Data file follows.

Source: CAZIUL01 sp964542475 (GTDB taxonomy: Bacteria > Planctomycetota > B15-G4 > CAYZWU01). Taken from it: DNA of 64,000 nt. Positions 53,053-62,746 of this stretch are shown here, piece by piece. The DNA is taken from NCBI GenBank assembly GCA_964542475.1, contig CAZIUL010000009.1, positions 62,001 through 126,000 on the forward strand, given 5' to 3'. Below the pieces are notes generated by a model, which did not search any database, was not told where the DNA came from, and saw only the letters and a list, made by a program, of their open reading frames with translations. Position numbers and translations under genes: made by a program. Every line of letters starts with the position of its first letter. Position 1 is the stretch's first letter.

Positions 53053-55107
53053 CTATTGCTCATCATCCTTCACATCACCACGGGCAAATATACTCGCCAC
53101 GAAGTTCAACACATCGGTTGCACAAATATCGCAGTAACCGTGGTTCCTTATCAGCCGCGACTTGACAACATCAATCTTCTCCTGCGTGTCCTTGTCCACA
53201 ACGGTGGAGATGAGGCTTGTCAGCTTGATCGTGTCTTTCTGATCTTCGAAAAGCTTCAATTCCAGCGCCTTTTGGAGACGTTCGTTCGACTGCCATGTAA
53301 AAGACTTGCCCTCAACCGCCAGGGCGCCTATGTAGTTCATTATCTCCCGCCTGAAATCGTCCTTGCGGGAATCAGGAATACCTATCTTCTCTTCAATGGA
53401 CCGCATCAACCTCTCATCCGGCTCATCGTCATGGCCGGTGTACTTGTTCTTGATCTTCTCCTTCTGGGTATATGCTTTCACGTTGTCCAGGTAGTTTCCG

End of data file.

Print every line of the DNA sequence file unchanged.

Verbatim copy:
Source: CAZIUL01 sp964542475 (GTDB taxonomy: Bacteria > Planctomycetota > B15-G4 > CAYZWU01). Taken from it: DNA of 64,000 nt. Positions 53,053-62,746 of this stretch are shown here, piece by piece. The DNA is taken from NCBI GenBank assembly GCA_964542475.1, contig CAZIUL010000009.1, positions 62,001 through 126,000 on the forward strand, given 5' to 3'. Below the pieces are notes generated by a model, which did not search any database, was not told where the DNA came from, and saw only the letters and a list, made by a program, of their open reading frames with translations. Position numbers and translations under genes: made by a program. Every line of letters starts with the position of its first letter. Position 1 is the stretch's first letter.

Positions 53053-55107
53053 CTATTGCTCATCATCCTTCACATCACCACGGGCAAATATACTCGCCAC
53101 GAAGTTCAACACATCGGTTGCACAAATATCGCAGTAACCGTGGTTCCTTATCAGCCGCGACTTGACAACATCAATCTTCTCCTGCGTGTCCTTGTCCACA
53201 ACGGTGGAGATGAGGCTTGTCAGCTTGATCGTGTCTTTCTGATCTTCGAAAAGCTTCAATTCCAGCGCCTTTTGGAGACGTTCGTTCGACTGCCATGTAA
53301 AAGACTTGCCCTCAACCGCCAGGGCGCCTATGTAGTTCATTATCTCCCGCCTGAAATCGTCCTTGCGGGAATCAGGAATACCTATCTTCTCTTCAATGGA
53401 CCGCATCAACCTCTCATCCGGCTCATCGTCATGGCCGGTGTACTTGTTCTTGATCTTCTCCTTCTGGGTATATGCTTTCACGTTGTCCAGGTAGTTTCCG